Many actors and filmmakers tend to gravitate toward the hospitality industry, as it allows them the flexibility to go on auditions and to shoot the films that help to build their portfolios. What’s more, working in bars and restaurants enables these outgoing individuals to engage with lots of people, which can be a source of inspiration for any creative types.
In the Queens, New York neighborhood of Astoria—one of the hottest bar and restaurant scenes in the five boroughs—four local residents found a way to merge their passion for the arts and hospitality by creating a film festival purely for filmmakers who work in the bar and restaurant industry. Called the Last Shot Film Festival (LSFF), it was launched in 2019 by Matthew Stannah, Annie Rosenberg, Sean Kelly, and Amy O’Neill.
Stannah is a bartender at The Thirsty Koala, an Australian-themed farm-to-table restaurant; Kelly is a server at Bubba’s Bistro, which specializes in Southern Cuisine; and Rosenberg is a bartender at sports bar McCann’s Pub & Grill, each of which is located on the Ditmars Blvd strip.
“We created the film festival to bring together two worlds in which we were immersed: hospitality and the creative arts,” said Rosenberg. “We realized a lot of people were working steady hospitality jobs while finding time to create their art, and we wanted to create a home for them to showcase their works and bring together the creative elements from both walks of life. We each have personally been involved in the hospitality industry for several years as a main source of our income. It has been an industry that has helped pay rent, bills, and support our artistic endeavors as filmmakers.”
The goal was to launch an event with a different spin than the traditional film festival, where guests typically arrive, have a plastic cup of wine, watch the films, do a quick meet-and-greet and then leave. “We wanted to make the festival an event itself, a night out to celebrate all the incredible films we were showcasing,” said Kelly.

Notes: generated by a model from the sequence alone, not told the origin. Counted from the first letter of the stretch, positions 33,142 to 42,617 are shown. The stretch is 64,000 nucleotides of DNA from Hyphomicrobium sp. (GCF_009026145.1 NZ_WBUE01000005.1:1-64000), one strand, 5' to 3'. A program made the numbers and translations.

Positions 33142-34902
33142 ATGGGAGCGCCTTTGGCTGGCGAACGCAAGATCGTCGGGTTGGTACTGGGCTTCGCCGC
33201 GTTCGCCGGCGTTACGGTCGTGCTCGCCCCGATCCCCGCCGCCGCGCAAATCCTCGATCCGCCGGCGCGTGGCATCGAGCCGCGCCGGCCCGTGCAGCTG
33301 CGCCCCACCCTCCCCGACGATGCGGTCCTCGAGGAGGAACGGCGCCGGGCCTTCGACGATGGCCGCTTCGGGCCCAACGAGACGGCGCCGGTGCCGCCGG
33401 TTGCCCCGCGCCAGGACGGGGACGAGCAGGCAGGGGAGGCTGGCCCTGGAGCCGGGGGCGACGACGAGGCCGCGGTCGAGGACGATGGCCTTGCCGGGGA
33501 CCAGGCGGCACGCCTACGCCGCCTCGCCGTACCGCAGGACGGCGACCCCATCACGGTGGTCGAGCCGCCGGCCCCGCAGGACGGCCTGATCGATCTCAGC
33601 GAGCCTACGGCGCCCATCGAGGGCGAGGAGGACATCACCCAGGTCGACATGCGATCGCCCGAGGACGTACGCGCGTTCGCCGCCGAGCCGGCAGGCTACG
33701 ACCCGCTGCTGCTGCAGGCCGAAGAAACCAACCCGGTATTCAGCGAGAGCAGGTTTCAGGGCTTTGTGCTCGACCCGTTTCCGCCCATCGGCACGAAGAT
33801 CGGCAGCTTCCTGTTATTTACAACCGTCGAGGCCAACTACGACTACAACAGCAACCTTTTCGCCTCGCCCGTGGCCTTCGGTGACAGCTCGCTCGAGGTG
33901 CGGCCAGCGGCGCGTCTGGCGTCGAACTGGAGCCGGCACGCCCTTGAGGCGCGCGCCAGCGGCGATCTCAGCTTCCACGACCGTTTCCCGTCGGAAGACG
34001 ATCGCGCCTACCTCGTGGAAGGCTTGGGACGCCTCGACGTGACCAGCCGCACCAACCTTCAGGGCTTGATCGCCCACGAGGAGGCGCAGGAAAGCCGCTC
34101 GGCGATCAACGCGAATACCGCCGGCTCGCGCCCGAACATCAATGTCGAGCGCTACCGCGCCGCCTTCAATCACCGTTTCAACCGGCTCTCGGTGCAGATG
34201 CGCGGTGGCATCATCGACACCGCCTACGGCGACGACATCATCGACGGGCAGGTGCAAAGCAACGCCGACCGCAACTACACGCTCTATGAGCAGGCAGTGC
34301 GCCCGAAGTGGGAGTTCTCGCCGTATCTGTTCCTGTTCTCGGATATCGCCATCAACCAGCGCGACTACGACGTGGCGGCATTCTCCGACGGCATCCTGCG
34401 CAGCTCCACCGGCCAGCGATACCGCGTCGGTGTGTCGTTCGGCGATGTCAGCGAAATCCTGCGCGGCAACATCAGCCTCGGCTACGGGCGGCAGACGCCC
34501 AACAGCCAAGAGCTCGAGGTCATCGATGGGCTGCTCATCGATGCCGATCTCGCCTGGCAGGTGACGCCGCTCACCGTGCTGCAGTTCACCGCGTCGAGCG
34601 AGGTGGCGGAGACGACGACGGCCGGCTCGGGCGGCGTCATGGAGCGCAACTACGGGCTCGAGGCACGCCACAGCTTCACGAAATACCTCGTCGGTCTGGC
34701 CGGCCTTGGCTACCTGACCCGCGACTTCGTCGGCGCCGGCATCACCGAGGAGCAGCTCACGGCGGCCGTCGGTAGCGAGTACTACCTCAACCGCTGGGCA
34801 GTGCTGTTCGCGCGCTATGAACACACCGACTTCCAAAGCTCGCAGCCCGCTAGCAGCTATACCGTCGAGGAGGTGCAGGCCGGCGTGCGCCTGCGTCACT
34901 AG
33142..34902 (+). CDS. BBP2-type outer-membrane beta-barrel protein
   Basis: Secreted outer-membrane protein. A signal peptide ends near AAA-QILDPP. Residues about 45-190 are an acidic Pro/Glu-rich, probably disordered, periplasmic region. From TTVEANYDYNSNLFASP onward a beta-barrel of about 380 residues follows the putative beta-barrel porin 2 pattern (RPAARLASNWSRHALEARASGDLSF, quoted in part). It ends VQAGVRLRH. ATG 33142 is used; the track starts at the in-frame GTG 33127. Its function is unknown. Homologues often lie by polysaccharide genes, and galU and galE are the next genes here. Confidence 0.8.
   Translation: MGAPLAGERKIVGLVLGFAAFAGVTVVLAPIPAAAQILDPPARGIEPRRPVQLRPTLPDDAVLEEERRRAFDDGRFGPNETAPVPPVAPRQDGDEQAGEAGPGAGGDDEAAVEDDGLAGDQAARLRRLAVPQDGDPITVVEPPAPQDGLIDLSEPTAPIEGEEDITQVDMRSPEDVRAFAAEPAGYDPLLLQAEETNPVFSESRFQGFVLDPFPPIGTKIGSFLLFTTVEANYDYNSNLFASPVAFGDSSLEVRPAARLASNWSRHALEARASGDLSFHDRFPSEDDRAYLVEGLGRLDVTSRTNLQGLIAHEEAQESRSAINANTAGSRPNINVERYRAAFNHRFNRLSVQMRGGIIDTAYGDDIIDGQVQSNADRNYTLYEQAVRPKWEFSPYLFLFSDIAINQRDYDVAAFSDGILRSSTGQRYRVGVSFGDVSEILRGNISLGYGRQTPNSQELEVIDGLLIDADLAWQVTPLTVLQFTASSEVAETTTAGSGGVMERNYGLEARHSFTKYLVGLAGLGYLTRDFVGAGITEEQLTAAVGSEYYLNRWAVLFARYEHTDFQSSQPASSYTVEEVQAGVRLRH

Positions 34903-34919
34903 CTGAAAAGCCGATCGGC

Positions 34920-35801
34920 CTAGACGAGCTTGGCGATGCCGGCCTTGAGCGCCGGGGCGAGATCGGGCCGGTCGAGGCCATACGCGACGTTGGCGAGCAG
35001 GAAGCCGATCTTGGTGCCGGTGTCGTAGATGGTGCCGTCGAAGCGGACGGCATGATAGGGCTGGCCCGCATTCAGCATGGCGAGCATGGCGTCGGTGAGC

For the Last Shot Film Festival, venues would be the bars and restaurants themselves and would involve locations across New York City. In addition to the viewing of indie films, the festival would also include an evening of special performances, including live music, drag shows, comedians, mixologists, and flare bartenders. An added benefit to hosting at these venues is that guests would be able to continue to celebrate long after the events wrap up.
Unfortunately, just as the final venues for the first LSFF event were secured, the pandemic struck. As the event was originally scheduled for May, the LSFF team had to make the tough decision to cancel the live events as everybody quarantined in their homes. Some of the venues they selected had even shuttered permanently by the time May rolled around. However, as they already had a panel of celebrity judges selected and dozens of submissions coming in each week, they decided to hold the festival virtually.
“We spent a lot of hours in front of a computer screen building the platform to showcase these wonderful filmmakers,” said O’Neill. “Interestingly, we found ourselves having to be more creative, and the team really joined together to help push each other through the low moments and doubts.”
To keep everyone engaged as they were making the pivot to virtual, LSFF held an Instagram-based indie film competition, called “The Quarantine Project,” in which filmmakers were invited to submit one-minute short films around a predetermined theme (the theme of one round was “Toilet Tales,” for example), and cash prizes were offered to the top three winners based on total likes and comments submitted. Three rounds of the competition were held over a period of several weeks, with dozens of submissions entered, and once the final competition wrapped up, the virtual festival was ready.
The inaugural Last Shot Film Festival was held October 2019 and was a huge success, garnering more than 200 submissions and attracting viewers from around the world.
The LSFF team is currently collecting submissions for this year’s festival, which will be held August 8-18, and is currently seeking food, beverage, and filmmaking sponsors seeking to gain exposure to their audience.
Stannah attributes much of the success of the first festival to the deep connection between the creative and hospitality industries. “Both take a great deal of passion, creativity, imagination, talent, and hard work,” he said. “Both also bring people together. Whether it’s your favorite cocktail made by your local bartender at that spot you love, or your favorite movie at home, each brings you joy in its own way and was created with lots of love and effort. When you think about it, a bar or restaurant is in many aspects a stage, and we are all seeking to deliver a great performance.”